Ajay Bisaria’s Anger Management: On India-Pak diplomacy

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At The Hindu’s annual Chennai Literary Festival this year, I was particularly interested in Ajay Bisaria’s new book Anger Management: The Troubled Diplomatic Relationship Between India and Pakistan (Aleph Book Co., 2024).

His interview with the editor of The Hindu Varghese K George was aptly titled “India’s last High Commissioner to Pakistan: An Inside Story”. Ajay Bisaria was India’s High Commissioner to Pakistan for three years until 2019, and had earlier been the Principal Secretary for five years to Prime Minister Atal Bihari Vajpayee. He writes therefore as an insider, describing some momentous events by dividing the history of the India-Pakistan relationship into several sections.

His book combines both memoir and serious study, and traces the story of India-Pakistan diplomacy “from the point of view of its practitioners, those who exited early and those who stayed long in the trenches”.  Section 1 focuses on the first decade from 1947-1957, and the final Section 8 on his own tenure and what has followed it, from 2017 to 2023.

The interview with Bisaria was peppered with interesting titbits which included anecdotes from when he was a rookie cadet, to Principal Secretary to PM Vajpayee, and later India’s High Commissioner to Pakistan.

He recalled how as a fresh IFS cadet in the 1980s, Prime Minister Rajiv Gandhi had publicly dismissed the Foreign Secretary with these words to the press: “You will meet the new Foreign Secretary soon”.

He also recalled the time when Prime Minister Vajpayee chose Shiv Shankar Menon as the new High Commissioner to Pakistan. Menon purportedly asked the Prime Minister, “Why me”; to which Vajpayee replied, “Because you are innocent!” Vajpayee did really want a fresh start – and new thinking – as a way to move the relationship forward with Pakistan.

More interestingly, Bisaria documents in his book how the relationship between the neighbours gradually deteriorated despite PMs Vajpayee’s, Manmohan Singh’s and Modi’s outreaches to Pakistan, for terror attacks from that neighbour on India put paid to India’s several efforts at peace. In particular, Bisaria expanded at length on the Vajpayee-Musharraf summit in Agra in 2001, as well as the Kathmandu SAARC summit of 2002.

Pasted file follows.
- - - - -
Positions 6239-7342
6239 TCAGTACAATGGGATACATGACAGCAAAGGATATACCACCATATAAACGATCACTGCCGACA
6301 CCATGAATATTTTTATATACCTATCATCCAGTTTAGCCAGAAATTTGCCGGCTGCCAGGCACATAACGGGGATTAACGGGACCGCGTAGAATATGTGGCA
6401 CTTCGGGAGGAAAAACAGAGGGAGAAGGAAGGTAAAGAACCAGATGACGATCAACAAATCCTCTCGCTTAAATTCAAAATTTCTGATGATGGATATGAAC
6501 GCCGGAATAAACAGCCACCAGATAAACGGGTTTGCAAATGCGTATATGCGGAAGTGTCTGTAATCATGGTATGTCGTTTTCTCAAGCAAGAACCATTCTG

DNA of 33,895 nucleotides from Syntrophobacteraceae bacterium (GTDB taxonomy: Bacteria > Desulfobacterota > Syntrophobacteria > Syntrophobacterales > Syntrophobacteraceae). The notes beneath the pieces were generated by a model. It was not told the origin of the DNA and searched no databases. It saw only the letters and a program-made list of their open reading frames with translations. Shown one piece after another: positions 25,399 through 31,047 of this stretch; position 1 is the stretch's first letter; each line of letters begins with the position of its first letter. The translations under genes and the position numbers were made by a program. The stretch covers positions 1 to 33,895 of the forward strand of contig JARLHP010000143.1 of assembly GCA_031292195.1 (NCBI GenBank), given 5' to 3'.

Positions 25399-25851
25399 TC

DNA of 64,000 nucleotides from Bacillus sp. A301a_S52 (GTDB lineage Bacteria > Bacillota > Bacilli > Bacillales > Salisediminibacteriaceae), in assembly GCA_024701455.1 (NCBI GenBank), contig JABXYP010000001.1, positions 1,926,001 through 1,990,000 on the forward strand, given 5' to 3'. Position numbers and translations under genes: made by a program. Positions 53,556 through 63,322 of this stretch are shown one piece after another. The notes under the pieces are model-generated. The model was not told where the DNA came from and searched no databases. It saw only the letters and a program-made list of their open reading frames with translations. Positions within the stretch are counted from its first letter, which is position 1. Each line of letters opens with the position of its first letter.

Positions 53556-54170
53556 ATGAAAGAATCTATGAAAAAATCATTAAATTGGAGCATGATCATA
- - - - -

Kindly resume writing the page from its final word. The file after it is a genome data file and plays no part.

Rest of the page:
One of Bisaria’s very penetrating observations was about the paradox of cultural intimacy between Pakistanis and North Indians. On his visit to Pakistan, Vajpayee read aloud some Urdu poetry he had written and duly impressed his hosts at a banquet. Manmohan Singh too, shared some Urdu couplets with the Pakistan President on the phone when he took his first phone call after being elected PM. On occasions, Pakistani bands played popular Hindi film music evoking India of the 1950s. However, Bisaria opined “it only helped so much”. At the end of the day, Pakistan was more comfortable with non-Hindi/Urdu speaking emissaries as they reaffirmed their idea that India and Pakistan were quite different – something they were more eager to demonstrate. To that end, they more readily appreciated by South Indian Rikhi Jaipal’s remark in Pakistan that “we are foreigners”. (Jaipal served as First Secretary to Indian Mission to the United Nations).

Talking of the Balakot strike in 2019, Bisaria opined it had marked a paradigm shift in India’s response to terror attacks from across the border, and had introduced a new element in India’s foreign policy. This now forced Pakistan to take into account retaliation from India when unleashing terror or sub-conventional warfare across the border.

Bisaria was forced to leave Pakistan in 2019 when India’s revocation of Article 370 in August of that year had evoked extreme reaction from that country and they wanted the Indian High Commission shut down. The then Pakistani Prime Minister Imran Khan labelled India’s PM ‘fascist’ and deployed social media assets for a new war against ‘Hindutva’.

For Indian foreign policy buffs, this book on India-Pakistan diplomacy is a treasure-trove of trivia and insights.

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Chitra Sudarshan
Chitra Sudarshan
Chitra Sudarshan is an academic and a public servant.

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